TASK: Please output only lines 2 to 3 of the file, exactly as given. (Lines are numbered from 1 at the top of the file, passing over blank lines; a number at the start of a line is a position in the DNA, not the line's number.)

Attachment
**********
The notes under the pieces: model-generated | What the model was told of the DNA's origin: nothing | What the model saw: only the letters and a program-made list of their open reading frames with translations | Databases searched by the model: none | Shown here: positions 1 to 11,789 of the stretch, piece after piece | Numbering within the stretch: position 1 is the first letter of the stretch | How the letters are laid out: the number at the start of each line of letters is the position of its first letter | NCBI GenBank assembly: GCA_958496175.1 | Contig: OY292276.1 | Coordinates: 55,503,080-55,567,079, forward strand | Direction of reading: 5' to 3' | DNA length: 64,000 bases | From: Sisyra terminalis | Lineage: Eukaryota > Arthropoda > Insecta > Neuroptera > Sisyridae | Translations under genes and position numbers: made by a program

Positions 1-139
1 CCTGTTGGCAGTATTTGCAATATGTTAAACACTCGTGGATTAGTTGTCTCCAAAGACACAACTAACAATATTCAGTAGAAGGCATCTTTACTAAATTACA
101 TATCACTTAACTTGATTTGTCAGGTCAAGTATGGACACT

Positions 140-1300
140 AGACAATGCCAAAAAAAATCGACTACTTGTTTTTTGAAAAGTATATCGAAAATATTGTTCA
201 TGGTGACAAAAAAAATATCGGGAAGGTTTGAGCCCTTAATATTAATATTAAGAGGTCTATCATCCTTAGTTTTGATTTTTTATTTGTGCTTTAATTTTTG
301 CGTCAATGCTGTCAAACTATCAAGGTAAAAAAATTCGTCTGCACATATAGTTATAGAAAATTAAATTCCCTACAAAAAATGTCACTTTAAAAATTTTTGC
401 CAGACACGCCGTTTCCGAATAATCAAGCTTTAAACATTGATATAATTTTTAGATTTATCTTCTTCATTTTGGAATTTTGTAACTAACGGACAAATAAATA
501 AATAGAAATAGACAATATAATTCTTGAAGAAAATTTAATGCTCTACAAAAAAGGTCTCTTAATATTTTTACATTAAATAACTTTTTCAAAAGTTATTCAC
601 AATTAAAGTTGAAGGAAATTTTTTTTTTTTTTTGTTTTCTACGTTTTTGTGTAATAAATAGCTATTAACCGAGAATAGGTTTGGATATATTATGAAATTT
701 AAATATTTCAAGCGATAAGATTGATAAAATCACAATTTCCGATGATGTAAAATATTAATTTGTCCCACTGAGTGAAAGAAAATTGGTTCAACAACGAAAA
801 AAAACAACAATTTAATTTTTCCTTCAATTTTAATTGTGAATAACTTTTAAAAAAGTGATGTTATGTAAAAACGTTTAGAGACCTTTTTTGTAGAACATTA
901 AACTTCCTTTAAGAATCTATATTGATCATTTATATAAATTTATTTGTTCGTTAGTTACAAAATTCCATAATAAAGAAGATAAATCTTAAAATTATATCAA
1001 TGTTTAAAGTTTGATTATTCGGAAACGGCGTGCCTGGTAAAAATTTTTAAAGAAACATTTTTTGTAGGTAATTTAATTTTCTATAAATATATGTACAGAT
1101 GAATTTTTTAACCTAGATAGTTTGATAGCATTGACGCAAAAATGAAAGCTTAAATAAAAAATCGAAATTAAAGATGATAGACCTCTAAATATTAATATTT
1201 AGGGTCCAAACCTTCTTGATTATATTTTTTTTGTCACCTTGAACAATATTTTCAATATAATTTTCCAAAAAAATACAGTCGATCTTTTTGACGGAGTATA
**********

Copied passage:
Positions 1-139
1 CCTGTTGGCAGTATTTGCAATATGTTAAACACTCGTGGATTAGTTGTCTCCAAAGACACAACTAACAATATTCAGTAGAAGGCATCTTTACTAAATTACA